UPUA Receives $20,000 Grant To Work On Smoke-Free Initiative At Penn State
The CVS Health Foundation and American Cancer Society awarded UPUA a $20,000 grant this morning to further develop and explore the possibility of making Penn State a smoke-free campus.
The grant is part of the Tobacco-Free Generation Campus Initiative (TFGCI) to support student-led efforts to make schools across the country smoke-free. UPUA is one of 20 universities to receive such an award in the first round of fundings from the American Cancer Society, which will continue to hand out awards over the next three years.
“UPUA remains committed to exploring a smoke-free university policy,” UPUA President Terry Ford said in a press release. “Our efforts thus far include formalizing the stance of the student body through a resolution that was approved last year by our General Assembly, compiling information on previous smoking-related initiatives at Penn State, and comparing our policies against those of other Big Ten institutions. We are excited to be moving forward and are grateful ACS has selected UPUA for this grant opportunity.”
Penn State student governments have been exploring the idea of banning smoking on Penn State’s campuses since even before the creation of UPUA, but the last few assemblies have really taken a commanding charge on the issue. The 9th Assembly tasked the university with studying smoking on campus with the hope of eventually going smoke-free. The 10th Assembly then voted in March to support the initiative at Penn State in one of its last meetings and just last month the Faculty Senate voted to support the creation of a smoke-free task force, which will be President Barron’s third task force since taking office.
“Penn State is proud to be included among the first recipients of this grant, and our students should be recognized for leading this cause and showing significant leadership and dedication,” President Barron said in a press release. “Smoke-free initiatives have been supported more and more nationwide, and the results of student-led efforts here demonstrate the need to evaluate our own policies. The health of our faculty, staff, and students is a top priority for the university.”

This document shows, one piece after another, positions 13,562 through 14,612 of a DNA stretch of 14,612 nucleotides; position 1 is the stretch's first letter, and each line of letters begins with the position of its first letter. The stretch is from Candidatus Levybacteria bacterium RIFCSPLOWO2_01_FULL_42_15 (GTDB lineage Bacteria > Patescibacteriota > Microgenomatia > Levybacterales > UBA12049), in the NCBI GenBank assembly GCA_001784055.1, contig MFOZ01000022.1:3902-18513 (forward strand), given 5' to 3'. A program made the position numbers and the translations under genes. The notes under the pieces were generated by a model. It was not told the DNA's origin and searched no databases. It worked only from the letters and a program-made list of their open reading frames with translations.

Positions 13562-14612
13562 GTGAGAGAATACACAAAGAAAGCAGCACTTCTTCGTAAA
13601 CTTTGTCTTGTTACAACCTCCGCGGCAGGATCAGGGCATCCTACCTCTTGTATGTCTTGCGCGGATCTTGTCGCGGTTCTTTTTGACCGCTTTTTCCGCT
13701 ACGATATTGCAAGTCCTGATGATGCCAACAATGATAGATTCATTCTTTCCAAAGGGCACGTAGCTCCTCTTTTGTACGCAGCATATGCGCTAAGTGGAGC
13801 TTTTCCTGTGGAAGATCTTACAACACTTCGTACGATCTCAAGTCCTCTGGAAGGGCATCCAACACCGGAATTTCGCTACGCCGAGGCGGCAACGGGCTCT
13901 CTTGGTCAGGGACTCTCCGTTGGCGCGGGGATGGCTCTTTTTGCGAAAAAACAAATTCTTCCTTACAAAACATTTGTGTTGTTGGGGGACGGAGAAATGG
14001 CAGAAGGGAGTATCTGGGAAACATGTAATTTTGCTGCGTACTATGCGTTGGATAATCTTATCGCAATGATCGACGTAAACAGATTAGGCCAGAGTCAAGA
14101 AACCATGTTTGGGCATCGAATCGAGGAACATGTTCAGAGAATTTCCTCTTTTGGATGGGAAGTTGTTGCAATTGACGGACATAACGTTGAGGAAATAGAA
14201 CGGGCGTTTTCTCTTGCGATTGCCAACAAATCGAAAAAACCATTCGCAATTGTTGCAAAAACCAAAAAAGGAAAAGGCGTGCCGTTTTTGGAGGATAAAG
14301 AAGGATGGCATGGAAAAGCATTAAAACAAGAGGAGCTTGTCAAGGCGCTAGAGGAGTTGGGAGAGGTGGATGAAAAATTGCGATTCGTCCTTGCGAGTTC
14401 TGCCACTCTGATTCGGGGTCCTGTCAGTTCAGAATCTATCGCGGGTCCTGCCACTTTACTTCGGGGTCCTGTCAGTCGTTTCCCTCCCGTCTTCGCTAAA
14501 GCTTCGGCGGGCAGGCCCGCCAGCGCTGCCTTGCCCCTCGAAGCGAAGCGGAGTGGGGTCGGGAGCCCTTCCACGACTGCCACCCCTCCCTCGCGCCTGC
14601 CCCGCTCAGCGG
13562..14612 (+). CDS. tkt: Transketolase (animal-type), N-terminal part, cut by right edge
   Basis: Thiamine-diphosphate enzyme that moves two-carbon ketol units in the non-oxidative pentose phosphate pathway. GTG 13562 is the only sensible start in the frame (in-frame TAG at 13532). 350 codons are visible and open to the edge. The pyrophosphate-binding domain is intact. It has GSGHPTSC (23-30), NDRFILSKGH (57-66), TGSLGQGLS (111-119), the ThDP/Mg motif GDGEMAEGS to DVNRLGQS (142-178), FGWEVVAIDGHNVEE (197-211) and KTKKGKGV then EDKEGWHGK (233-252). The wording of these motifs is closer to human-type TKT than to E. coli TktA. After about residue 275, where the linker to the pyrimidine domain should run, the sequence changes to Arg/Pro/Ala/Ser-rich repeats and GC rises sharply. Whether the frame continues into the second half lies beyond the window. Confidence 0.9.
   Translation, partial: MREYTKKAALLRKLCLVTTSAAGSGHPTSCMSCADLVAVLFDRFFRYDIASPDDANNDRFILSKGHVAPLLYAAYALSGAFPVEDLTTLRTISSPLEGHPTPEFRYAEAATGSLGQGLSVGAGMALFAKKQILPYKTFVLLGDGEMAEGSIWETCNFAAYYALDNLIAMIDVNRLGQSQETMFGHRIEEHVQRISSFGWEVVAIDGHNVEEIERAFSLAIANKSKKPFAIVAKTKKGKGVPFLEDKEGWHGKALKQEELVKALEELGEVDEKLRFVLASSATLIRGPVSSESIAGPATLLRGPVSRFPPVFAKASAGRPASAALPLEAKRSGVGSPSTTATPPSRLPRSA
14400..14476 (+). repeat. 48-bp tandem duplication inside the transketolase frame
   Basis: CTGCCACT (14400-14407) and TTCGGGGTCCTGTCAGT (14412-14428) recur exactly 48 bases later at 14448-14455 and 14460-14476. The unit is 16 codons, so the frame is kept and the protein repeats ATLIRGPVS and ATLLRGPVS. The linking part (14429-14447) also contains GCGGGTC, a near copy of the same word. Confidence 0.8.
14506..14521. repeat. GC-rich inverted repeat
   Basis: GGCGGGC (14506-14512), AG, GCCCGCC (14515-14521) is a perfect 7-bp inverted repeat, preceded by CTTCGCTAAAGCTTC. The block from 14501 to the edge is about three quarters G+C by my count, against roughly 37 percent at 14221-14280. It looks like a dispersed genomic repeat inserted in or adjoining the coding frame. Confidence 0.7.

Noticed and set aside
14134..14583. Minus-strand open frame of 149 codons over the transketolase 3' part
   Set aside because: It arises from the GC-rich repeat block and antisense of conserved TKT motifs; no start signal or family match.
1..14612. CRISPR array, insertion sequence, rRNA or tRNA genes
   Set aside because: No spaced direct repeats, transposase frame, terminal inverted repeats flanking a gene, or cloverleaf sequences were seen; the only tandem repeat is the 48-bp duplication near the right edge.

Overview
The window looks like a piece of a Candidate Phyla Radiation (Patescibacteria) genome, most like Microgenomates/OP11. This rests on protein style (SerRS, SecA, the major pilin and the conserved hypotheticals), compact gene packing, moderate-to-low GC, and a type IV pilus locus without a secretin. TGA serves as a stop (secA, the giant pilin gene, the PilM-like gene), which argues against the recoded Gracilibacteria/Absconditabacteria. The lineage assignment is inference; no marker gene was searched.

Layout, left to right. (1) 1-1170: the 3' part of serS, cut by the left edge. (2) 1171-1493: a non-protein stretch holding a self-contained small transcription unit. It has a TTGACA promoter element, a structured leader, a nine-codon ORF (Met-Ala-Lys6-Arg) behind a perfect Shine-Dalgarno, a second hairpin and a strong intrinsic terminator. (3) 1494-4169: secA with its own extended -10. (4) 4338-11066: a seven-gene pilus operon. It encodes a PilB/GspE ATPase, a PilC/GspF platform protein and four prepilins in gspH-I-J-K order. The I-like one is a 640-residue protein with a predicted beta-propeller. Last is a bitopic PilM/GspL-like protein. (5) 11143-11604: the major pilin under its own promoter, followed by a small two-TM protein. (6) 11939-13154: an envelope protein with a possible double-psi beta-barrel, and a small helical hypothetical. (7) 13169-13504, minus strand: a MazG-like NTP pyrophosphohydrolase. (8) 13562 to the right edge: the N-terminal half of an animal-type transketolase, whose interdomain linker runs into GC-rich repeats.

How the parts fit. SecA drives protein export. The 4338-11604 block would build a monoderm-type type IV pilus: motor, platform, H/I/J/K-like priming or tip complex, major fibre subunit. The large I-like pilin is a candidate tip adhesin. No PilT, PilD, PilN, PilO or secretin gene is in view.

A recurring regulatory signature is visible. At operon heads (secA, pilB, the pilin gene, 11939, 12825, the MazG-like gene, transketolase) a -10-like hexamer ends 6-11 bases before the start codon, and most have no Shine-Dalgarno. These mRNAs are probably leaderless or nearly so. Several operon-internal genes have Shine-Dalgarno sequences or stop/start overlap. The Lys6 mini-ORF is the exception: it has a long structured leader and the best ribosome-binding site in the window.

This is a very exciting opportunity and recognition for UPUA and the first time the organization has ever received a grant of any kind. The American Cancer Society will provide resources, support, and other assistance for UPUA as it works to further its efforts at both the University Park and Commonwealth campuses.
The TFGCI grants are part of a $3.6 million effort from the American Cancer Society and the award coincides with the foundation’s Great American Smokeout on Thursday, which is a national effort to encourage smokers to quit.
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“As we work together to make the impact as least disruptive as possible to our students and employees, we strongly urge Congress and the president to end this impasse.”
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